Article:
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Wisden Awards

The Indian Team of The Century

The Winners: India at the World Championship of Cricket, 1985

The Indian Team of The Century
The Indian Team of The Century
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-0001-11-30T00:00:00+05:53

The Winners: India at the World Championship of Cricket, 1985
Kapil Dev once reportedly said that this was the best one-day team he had ever played in. With good reason. India was at its peak in every department of the game in this tournament: Kris Srikkanth and Ravi Shastri were at their best as an opening pair, the middle order - with Mohammad Azharuddin, Gavaskar himself, Dilip Vengsarkar and Mohinder Amarnath - was formidable, and the bowling had a deadly sting to it, with Laxman Sivaramakrishnan and Shastri forming perhaps India’s finest one-day spin duo until then. India won every game they played comfortably, and Gavaskar ended his last stint as Indian captain on a glorious note. In 1983, India had hustled their way to victory; in 1985, they dominated. 


Full chronological list of all the nominees:

India in New Zealand, 1967-68
Mansur Ali Khan Pataudi was the best captain India ever had, and this series exemplified why. He brought Indian cricket out of an era of negativity, and they went to New Zealand actually believing they could win, imbued with a confidence few teams before them had. Wisden Cricketers’ Almanack described the Indian team as "a particularly attractive one, with batsmen aggressive of intent and of stroke-making ability far down the list." But it was the bowling which won India the series. Erapalli Prasanna took 24 wickets in the four Tests, and was ably supported by Bapu Nadkarni and Bishan Singh Bedi as India prevailed 3-1. It was the first time India had won abroad, and it set the tone for things to come.

India in West Indies and England, 1971
1971 was a seminal year for Indian Cricket, as in that year, India beat both West Indies and England away from home, and since those teams had just beaten Australia and Pakistan, could justly claim to be on the summit of world cricket. Led by Ajit Wadekar, the Indians first surprised West Indies 1-0 in a five-Test series, with some spectacular batting by Dilip Sardesai and the young Sunil Gavaskar. Gavaskar made 774 runs in the four Tests he played, still a record for a debut series. Later, they capped it with a 1-0 win against England, with Bhagwat Chandrasekhar turning in a magical matchwinning spell of 6 for 38 at the Oval. Despite their one-day exploits in the 80s, India never came close to repeating this kind of a streak at the Test level. more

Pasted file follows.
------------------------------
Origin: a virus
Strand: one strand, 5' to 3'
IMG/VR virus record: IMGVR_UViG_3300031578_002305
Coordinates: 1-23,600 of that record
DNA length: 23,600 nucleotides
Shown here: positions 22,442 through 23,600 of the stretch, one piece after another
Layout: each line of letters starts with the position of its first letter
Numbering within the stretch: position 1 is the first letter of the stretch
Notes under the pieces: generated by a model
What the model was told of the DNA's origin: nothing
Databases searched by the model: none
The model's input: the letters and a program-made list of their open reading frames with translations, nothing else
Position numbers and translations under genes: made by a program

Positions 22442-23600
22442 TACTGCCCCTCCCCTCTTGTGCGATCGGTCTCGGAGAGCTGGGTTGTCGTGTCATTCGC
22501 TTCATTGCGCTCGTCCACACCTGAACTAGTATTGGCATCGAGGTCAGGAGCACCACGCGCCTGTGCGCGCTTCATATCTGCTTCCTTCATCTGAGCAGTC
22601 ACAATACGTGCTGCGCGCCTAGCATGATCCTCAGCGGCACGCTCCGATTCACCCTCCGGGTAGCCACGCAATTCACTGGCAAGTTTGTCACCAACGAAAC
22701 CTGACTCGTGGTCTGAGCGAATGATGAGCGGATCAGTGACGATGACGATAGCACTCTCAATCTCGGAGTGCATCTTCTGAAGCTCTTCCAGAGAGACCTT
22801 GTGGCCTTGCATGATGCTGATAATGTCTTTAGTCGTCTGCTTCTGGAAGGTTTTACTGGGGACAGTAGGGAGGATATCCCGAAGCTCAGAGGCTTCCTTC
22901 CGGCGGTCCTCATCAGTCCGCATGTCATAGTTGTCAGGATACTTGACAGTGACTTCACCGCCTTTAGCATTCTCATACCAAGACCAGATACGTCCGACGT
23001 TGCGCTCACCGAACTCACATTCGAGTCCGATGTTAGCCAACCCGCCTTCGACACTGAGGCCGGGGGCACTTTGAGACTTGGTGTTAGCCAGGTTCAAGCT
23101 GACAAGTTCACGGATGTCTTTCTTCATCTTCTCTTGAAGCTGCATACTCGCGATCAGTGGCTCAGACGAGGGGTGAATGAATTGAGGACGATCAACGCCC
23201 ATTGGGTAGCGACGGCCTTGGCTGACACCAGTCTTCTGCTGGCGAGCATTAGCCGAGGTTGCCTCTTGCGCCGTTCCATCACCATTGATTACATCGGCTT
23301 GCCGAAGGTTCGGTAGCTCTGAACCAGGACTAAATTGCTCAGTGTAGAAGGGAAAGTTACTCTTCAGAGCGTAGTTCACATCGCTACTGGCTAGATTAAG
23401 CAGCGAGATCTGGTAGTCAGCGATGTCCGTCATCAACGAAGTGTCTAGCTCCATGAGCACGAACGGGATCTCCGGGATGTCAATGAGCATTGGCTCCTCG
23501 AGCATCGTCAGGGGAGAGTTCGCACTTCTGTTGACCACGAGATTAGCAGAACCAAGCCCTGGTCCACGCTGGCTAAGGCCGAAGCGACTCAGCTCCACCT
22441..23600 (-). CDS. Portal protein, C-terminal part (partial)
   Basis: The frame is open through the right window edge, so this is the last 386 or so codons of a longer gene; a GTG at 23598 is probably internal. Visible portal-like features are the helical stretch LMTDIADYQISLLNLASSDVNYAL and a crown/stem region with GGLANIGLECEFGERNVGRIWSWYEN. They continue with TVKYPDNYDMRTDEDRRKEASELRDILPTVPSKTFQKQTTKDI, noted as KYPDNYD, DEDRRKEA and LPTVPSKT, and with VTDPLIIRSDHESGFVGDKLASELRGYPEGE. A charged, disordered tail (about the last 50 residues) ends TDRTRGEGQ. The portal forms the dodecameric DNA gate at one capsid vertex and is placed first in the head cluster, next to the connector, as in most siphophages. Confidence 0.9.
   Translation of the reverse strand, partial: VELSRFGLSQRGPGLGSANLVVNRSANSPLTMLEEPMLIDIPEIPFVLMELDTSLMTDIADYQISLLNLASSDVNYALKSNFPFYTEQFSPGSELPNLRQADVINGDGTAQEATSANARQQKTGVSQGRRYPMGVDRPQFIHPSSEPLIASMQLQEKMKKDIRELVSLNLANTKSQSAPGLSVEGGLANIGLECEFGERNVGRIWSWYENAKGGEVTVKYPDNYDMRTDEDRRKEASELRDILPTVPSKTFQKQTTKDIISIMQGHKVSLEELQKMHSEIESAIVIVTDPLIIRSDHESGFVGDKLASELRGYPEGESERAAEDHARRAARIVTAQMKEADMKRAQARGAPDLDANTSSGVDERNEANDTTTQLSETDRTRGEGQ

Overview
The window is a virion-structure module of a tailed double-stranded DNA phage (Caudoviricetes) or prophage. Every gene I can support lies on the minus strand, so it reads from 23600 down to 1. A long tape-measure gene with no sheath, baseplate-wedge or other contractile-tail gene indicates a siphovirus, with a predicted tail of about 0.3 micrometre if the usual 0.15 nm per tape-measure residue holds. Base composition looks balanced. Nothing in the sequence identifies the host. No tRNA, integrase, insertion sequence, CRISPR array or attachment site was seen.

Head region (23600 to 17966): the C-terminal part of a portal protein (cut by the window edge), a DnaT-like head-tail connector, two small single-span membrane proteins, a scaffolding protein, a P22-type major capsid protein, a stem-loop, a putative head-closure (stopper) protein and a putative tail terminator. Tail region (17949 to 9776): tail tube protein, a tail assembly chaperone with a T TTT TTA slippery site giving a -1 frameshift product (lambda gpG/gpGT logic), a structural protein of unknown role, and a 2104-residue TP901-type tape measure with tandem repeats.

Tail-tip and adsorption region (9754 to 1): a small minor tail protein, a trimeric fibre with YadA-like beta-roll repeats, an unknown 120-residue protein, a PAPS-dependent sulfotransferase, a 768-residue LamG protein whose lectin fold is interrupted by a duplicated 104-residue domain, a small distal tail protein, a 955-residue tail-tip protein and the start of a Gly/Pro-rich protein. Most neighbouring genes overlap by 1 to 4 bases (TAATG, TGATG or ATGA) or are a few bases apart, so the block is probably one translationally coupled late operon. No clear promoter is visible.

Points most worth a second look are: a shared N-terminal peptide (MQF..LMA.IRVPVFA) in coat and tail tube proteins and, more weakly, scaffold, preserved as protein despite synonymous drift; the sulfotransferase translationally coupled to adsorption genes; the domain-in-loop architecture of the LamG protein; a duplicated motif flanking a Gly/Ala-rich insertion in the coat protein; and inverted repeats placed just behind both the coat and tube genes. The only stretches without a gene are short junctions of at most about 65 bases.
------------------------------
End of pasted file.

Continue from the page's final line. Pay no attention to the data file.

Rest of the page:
India at the Prudential World Cup, 1983

If Senegal had won the football World Cup of 2002, it would have been as big an upset as India's victory in the 1983 Prudential World Cup. Rank outsiders, India went into the competition with immense self-belief and confidence, led by the ebullient Kapil Dev, for whom no task was too outrageous to contemplate. The Indian team had many bits-and-pieces players who embodied the quintessence of the perfect one-day team: everybody played above their potential and contributed in every department of the game. Kapil may have stolen some thunder with his incredible 175 not out against Zimbabwe, but men like Mohinder Amarnath, Madan Lal, Kris Srikkanth and Roger Binny all chipped in with invaluable contributions. It was a champagne moment, and just the memory of it is enough to make an India supporter heady. 

India at the World Championship of Cricket, 1985
Kapil Dev once reportedly said that this was the best one-day team he had ever played in. With good reason. India was at its peak in every department of the game in this tournament: Kris Srikkanth and Ravi Shastri were at their best as an opening pair, the middle order - with Mohammad Azharuddin, Gavaskar himself, Dilip Vengsarkar and Mohinder Amarnath - was formidable, and the bowling had a deadly sting to it, with Laxman Sivaramakrishnan and Shastri forming perhaps India’s finest one-day spin duo until then. India won every game they played comfortably, and Gavaskar ended his last stint as Indian captain on a glorious note. In 1983, India had hustled their way to victory; in 1985, they dominated.

Source: wisden.com

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